Title: The Rozabal Line
Author: Ashwin Sanghi
Genre: Theological Thriller, Mystery Fiction, Historical Fiction
Publisher: Westland Ltd.
Price: INR 250.00
The Rozabal Line, you may call it a Theological Fiction, Historical Fiction or Mythological Fiction and ultimately it is a thriller that will stream down a chill through your spine. Albeit, the fiction was released in 2008, I would comment it as my misfortune that I read the splendid work this year. The author is not to be blamed for this and I am serious guys. After completing the book my cognizant compelled me to pen down a review for it.
As I flipped pages and read chapter by chapter, the emerging plot blew my mind. Really speaking if you have ever never read any fiction before and you have chosen this to start with, I will suggest you to put it on hold and read some very easy ebbing story which has least chronicle relevance.
Being an avid reader, this book had led me to pick-up a pencil and paper to trace down the relevance of events that had been used very skillfully to sprang in form of a complex fable. You can imagine by the volume of research the author had made to compile the story. The references alone occupy sixteen pages with 209 entries which are given at the end of the book. Hats off Ashwin Sanghi for his impetuous caliber to bring out this book. His style of writing has conjured me to accumulate vigor to start with his second book. Oh Jesus please help me.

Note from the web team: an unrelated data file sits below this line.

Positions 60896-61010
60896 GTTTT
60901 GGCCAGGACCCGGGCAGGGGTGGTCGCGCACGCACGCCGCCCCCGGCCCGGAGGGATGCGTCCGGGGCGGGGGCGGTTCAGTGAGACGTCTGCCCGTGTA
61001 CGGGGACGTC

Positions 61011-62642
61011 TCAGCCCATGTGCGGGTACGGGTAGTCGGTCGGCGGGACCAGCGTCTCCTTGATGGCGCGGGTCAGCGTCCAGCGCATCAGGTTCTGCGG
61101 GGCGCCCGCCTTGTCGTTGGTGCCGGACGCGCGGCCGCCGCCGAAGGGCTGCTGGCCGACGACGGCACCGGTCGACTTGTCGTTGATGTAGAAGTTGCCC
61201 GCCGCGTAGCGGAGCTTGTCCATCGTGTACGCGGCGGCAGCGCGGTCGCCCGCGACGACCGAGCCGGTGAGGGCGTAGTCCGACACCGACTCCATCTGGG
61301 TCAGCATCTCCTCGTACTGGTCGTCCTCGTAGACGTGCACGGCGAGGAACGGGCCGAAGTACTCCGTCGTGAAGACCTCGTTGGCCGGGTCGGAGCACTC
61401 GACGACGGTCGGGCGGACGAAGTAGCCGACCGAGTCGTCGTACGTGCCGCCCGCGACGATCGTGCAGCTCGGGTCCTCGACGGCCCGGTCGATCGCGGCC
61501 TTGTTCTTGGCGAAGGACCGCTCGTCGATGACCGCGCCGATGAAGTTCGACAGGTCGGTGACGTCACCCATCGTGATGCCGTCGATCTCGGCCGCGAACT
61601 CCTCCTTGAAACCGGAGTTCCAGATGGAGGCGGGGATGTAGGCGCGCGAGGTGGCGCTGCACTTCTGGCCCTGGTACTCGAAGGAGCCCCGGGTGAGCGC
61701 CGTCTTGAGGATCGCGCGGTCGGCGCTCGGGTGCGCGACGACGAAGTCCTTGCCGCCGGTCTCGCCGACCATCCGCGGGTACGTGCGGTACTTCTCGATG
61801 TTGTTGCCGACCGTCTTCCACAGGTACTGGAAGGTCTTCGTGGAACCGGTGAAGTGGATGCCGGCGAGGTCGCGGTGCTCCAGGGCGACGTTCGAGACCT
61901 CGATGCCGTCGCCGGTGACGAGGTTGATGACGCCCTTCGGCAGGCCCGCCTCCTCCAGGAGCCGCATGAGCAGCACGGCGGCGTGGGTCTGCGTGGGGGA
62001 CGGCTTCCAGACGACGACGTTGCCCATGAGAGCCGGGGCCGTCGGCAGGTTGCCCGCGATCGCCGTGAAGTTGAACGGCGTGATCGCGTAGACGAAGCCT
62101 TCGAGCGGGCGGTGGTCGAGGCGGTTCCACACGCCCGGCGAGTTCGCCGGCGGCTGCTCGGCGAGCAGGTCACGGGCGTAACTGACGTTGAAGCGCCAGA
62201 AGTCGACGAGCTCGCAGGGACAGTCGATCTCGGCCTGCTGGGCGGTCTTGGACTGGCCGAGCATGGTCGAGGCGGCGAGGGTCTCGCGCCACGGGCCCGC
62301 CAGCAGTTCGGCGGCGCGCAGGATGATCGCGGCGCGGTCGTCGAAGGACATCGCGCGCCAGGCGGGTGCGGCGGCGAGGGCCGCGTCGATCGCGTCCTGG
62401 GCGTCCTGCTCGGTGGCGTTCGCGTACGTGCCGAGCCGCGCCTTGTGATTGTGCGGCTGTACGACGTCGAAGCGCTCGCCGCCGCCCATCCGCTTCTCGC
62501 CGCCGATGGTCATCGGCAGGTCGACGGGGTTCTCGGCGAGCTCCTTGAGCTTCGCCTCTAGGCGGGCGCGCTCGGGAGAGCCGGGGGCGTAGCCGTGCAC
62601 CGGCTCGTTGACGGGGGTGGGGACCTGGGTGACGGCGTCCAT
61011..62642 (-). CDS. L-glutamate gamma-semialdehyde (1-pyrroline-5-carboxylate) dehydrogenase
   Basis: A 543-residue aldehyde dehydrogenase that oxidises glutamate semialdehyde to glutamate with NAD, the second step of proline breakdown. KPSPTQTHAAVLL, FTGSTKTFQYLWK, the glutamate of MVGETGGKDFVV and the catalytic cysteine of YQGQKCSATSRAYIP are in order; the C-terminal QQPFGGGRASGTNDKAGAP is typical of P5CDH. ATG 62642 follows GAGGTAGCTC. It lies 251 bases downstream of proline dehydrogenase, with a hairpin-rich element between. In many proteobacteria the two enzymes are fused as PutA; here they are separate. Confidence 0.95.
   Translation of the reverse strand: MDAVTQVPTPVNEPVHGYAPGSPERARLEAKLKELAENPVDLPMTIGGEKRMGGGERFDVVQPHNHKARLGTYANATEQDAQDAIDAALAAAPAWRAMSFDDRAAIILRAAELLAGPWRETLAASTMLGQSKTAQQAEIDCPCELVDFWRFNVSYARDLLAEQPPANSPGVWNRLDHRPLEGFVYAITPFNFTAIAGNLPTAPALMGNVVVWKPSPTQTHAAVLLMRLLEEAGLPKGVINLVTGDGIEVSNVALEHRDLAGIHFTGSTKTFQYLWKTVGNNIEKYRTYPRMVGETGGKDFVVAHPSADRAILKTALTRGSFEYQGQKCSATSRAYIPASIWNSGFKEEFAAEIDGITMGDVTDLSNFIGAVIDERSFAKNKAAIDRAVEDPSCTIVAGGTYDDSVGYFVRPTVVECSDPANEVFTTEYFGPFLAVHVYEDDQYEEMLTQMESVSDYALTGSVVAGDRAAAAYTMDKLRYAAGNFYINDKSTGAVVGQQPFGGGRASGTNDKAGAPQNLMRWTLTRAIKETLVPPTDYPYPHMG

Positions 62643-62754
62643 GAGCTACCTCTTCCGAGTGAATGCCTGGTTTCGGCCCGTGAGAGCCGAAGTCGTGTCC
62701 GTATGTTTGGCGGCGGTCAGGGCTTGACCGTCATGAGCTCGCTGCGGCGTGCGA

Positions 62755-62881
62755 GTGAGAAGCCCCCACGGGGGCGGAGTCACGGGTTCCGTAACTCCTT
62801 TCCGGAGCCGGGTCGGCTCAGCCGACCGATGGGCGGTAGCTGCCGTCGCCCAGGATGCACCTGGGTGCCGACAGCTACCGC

The thriller swirls around from century to century and continent to continent. It will hardly give you a chance to maintain the flow of different stories running past the different era.
The story is about survival of Jesus after crucifixion which later correlated with the existence as Mata Vaishno Devi in India. The fictional element and basis of the story has been similar to Dan Brown’s Da Vinci Code, Jesus Lived in India by Holger Kersten and The Unknown Life of Jesus by Nicolas Notovich.
The story revolves round the protagonist Vincent Sinclair and his hunt around the world to unveil the mystery of his present and past life which concludes in India. The existence of three supplementary characters viz. Alissa, Martha and Swakiliki and their correlation to Indian goddess, the holy trinity will definitely swirl your mind that is resolved in the end and that elaborates:
‘And yet, all humankind believes redemption awaits us when our souls arise and merge with that Greatest Soul of all. That is the true resurrection. If this universal oneness could be understood by all, there would be no conflict at all.’
I was even surprised to know that The Rozabal Line was self published in 2007 under his pseudonym Shawn Haigins. After that there had been no looking back.